What a title! Let’s face it, I have to start there. I was interested immediately without knowing a thing about the show. It turns out that We Didn’t Come to Hell for the Croissants is a collection of seven stories, all performed by Jemma Kahn, from seven renowned South African authors. Okay, there are six South African writers and one somewhat more local, who provides a comedy highlight, but best let you find that one out for yourself.
After an introductory comedy burlesque in which Kahn engages with the audience and sets the scene as being a little meta, we move through an illustrated story. Kahn displays these illustrations in a wooden box at centre stage while narrating, with a fantastic selection of impressions, the story of a disengaged lazy young man through to his abrupt ending.
There is a brief interlude for Kahn to explain Kamishibai to us. This is her take on a Japanese tradition which roughly translates as ‘paper play’. Using the small box in the centre of stage, tales are narrated while Kahn reveals a series of hundreds of illustrations (Kahn, Carlos Amato & Rebecca Haysom) to accompany the stories.
Our seven stories for the evening are based on the seven deadly sins. The range of the sins and the stories provides a showcase for Kahn’s wide-ranging talent, mixing comedy with impeccable timing, physical theatre, expressive reactions and some not-so-light violence against fruit and vegetables. Kahn is magnetic and we cannot take our eyes off her. What’s more is that she’s not relying on the same presentation for each story. While the tools of the Kamishibai might be the same, she doesn’t do the same impressions or the same reactions throughout, but shifts each time and makes it easy for us to forget she is just one person.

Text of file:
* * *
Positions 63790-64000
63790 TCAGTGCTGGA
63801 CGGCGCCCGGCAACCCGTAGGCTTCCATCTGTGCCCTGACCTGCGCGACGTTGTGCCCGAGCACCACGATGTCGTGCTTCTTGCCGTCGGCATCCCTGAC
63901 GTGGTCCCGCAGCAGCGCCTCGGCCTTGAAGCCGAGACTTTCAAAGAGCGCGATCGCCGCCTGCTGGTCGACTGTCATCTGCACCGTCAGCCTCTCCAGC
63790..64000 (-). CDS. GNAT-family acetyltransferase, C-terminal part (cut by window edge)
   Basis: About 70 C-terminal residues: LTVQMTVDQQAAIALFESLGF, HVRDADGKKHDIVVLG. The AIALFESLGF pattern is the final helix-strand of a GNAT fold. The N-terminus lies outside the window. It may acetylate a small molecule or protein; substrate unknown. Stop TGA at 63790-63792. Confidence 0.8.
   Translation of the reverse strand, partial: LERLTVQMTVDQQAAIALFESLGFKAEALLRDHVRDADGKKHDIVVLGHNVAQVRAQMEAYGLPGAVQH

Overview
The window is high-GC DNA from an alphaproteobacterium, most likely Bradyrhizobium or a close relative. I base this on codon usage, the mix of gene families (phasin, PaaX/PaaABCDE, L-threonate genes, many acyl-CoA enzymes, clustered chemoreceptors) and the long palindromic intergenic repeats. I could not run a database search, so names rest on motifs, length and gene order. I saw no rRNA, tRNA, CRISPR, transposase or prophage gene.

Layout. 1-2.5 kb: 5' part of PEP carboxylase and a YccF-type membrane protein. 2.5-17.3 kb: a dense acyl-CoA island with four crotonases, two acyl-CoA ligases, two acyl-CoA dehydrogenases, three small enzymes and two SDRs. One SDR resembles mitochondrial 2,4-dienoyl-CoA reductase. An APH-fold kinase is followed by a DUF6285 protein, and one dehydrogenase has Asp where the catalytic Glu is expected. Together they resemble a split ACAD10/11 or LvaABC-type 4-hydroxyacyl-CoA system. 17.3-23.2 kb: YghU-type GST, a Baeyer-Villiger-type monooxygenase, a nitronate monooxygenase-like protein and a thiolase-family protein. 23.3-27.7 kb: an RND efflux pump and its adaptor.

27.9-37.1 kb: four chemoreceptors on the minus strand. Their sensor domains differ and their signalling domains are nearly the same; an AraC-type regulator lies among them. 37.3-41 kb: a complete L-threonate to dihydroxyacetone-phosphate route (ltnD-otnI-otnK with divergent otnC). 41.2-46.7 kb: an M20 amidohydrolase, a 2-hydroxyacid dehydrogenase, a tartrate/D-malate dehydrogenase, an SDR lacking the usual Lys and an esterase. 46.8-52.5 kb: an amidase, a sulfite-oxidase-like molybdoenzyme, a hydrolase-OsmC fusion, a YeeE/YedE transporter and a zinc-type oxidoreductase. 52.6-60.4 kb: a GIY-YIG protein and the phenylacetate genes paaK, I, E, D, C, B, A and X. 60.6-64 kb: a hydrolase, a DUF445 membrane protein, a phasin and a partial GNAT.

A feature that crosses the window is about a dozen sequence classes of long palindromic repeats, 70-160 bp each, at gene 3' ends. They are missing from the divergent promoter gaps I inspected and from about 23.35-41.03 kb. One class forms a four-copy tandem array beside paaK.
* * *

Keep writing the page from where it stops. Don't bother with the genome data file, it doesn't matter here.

It would be a challenge to pick a highlight, since all the stories are funny and biting. Pride, the story written by Kahn herself does stand out for being stripped back a little bit. There is less use of narration, the artwork tells more of the story, and this personal piece hits the audience hard. The artwork is superb throughout, with the ditty about a little kitty giving us the hilarious image of a golden fish inside the kitty! The show is marked for adults only and as we come towards the end, you might find yourself wondering why, after all, the burlesque at the start is more comedy than titillation. But fear not, because the final story leads down a path of debauchery with a very graphic description of a threesome and the use of food and drink to accentuate pleasure!
We Didn’t Come to Hell for the Croissants is absolutely all over the place – by intent. There is a little bit of whiplash from the constant flux, a sense of wonder about what we just saw and how on earth someone came up with all of it, but it’s hugely funny and entertaining and weird. Even with the great variety of theatre in London, Kahn’s version of Kamishibai brings something different and unique. She has been presenting this successfully all over the world for years, but this is her London debut and it is long overdue.
Written by: Nicholas Spagnoletti, Justin Oswald, Tertius Kapp, Jemma Kahn, Rosa Lyster & Lebogang Mogashoa
Directed by: Lindiwe Matshikiza
Artwork by: Jemma Kahn, Carlos Amato & Rebecca Haysom
We Didn’t Come to Hell for the Croissants plays Riverside Studios until 4 February 2023. Tickets and further information can be found here.